Pedagogical Considerations in Teaching Implicit Bias

Pedagogical Considerations in Teaching Implicit Bias

Lisa Bloom (Western Carolina University, Cullowhee, USA), Candy J. Noltensmeyer (Western Carolina University, Cullowhee, USA), Sur Ah Hahn (Western Carolina University, Cullowhee, USA), Charmion B. Rush (Western Carolina University, Cullowhee, USA), Pamela Heidlebaugh-Buskey (Western Carolina University, Cullowhee, USA) and Tonya M. Westbrook (Western Carolina University, Cullowhee, USA)
DOI: 10.4018/IJBIDE.2020010103
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Abstract

This project is part of a larger study examining the impact of an interactive lesson on implicit bias designed to help undergraduate students understand how implicit bias affects everyday realities and develop strategies for countering the effects of implicit bias in both personal and professional decisions. This portion of the project focuses on students' experiences with discrimination and strategies to address bias. Results from this preliminary study are promising as students' self-perceptions are explored and may assist instructors with pedagogical decision making for teaching topics such as bias and discrimination. Limitations of the study and implications for future teaching and research are discussed.
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Introduction

Implicit biases are attitudes or stereotypes that are unconscious and involuntary (Perception Institute, 2013). They affect our understanding, actions, and decisions outside of our awareness and control (Staats, 2014). In contrast to explicit bias (biases that are known to an individual), implicit biases are activated unintentionally and without one’s awareness.

The need to examine and address student attitudes toward diversity became apparent to the authors of this study due to increasing racial tension on campus (Western Carolina University, 2017) exacerbated by many culturally offensive comments chalked on sidewalks around campus, complaints of insensitive and reprehensible ethnocentric slurs made on campus and appearing in social media (i.e. Yik Yak). Therefore, a team of faculty representing three disciplines (social work, communication, and education), at a southeastern regional university in the United States, collaborated on a project in hope of finding effective pedagogical strategies for impacting student learning with regard to implicit bias.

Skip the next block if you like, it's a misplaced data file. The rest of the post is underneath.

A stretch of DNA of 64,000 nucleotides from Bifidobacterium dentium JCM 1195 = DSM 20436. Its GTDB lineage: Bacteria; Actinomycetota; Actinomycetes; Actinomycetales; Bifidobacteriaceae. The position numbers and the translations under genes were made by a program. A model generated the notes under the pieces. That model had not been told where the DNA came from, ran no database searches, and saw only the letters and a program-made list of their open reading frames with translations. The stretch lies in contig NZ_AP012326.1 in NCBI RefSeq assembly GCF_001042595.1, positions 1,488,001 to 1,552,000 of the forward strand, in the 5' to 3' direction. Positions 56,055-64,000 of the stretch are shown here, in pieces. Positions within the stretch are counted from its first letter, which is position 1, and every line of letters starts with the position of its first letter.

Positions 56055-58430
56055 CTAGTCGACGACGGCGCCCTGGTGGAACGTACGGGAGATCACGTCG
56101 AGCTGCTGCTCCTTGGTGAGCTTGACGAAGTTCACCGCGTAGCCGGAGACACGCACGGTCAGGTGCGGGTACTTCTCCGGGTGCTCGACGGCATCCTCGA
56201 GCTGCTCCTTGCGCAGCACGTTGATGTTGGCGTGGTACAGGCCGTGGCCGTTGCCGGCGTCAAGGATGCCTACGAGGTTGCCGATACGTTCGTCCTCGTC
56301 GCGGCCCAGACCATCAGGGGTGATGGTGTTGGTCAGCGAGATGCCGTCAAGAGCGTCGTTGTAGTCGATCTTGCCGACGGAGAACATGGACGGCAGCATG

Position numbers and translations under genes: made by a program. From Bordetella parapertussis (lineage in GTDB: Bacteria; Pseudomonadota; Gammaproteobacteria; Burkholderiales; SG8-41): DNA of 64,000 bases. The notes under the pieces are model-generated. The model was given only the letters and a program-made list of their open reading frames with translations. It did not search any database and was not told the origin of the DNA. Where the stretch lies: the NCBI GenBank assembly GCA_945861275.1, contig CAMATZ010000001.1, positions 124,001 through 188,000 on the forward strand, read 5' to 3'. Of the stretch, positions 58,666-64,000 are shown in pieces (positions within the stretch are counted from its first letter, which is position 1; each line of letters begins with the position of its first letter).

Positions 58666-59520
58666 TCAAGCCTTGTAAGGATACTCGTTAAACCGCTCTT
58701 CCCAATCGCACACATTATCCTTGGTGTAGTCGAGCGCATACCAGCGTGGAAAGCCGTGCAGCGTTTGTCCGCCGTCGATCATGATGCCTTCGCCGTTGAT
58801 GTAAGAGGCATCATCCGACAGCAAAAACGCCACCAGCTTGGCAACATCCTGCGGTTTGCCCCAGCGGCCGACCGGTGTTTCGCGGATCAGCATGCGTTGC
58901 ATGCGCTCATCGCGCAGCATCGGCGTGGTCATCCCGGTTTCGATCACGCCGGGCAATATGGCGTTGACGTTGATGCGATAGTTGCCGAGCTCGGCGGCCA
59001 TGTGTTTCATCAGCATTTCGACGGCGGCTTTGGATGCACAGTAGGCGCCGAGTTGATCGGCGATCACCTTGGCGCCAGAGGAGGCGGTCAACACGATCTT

Implicit bias was selected as the area of focus to address the ideas of a “post-racial” society, a culture of young millennials that are inadvertently replicating the divisions and insensitivity of the past (Vega, 2004). While race was the impetus for our study, we extended our focus to areas such as gender, sexual orientation, socioeconomic status, and other forms of diversity.

Implicit Bias

A growing body of research suggests that we all have automatic implicit biases made up of both favorable and unfavorable judgments of others. Because these processes are unconscious, a person can engage in discriminating behaviors without being aware of it (Boscardin, 2015; Morin, 2015; Staats, 2014). Unconscious biases penetrate various realms of society from hiring decisions to medical care, and even foul calls in the NBA (Grinberg, 2015). While most believe they are conscious of the thoughts that influence their decisions, in the words of Ross (2008), it is our unconscious biases that “run the show” (p. 11).

Tests of implicit bias show people of all backgrounds hold unconscious preferences on the basis of gender, race, sexual orientation, or other aspects of identity (Fiarman, 2016). Inherently, over one-third of the population tend to favor the “culture-valued group” as opposed to “stigmatized groups” (Goffman, 1963; Morin, 2015). Influenced by social, political, cultural, and social contextual forces, implicit bias affects our everyday understanding, actions, and decisions (Fiarman, 2016). In an unconscious manner, biases influence us even when they are in direct opposition to our espoused beliefs and our own lived experience (Fiarman, 2016). Implicit biases can start forming in children and are reinforced in adulthood through social settings and mass media (Baron & Banaji, 2006; Grinberg, 2015).

Why Learning About Implicit Bias is Important

In our globally connected, diverse world, it is imperative to prepare college students to be culturally competent and therefore, capable of working with people from diverse backgrounds (Firebaugh & Miller, 2000). And because all people hold unconscious biases, (Fiarman, 2016), it seems certain that today’s students will enter a workforce in which they are working for and with people for whom they will hold unconscious biases (Firebaugh & Miller, 2000). In order to dismantle the prejudice found in both people and places, a first step can be for individuals to learn to recognize and eliminate their own personal biases.

The Developmental Model of Intercultural Sensitivity (DMIS) (Bennett, 1993) explains how experiences and engagement in cultural differences move one along a continuum of increasing sensitivity, indicating more competent intercultural beings. Categories along the continuum include the following: Denial of Differences, Defense against Difference, Minimization of Difference, Acceptance of Difference, Adaptation to Difference, and Integration of Difference. Adaptation and Integration, the final stages of Bennett’s model, are more difficult and less frequently achieved.

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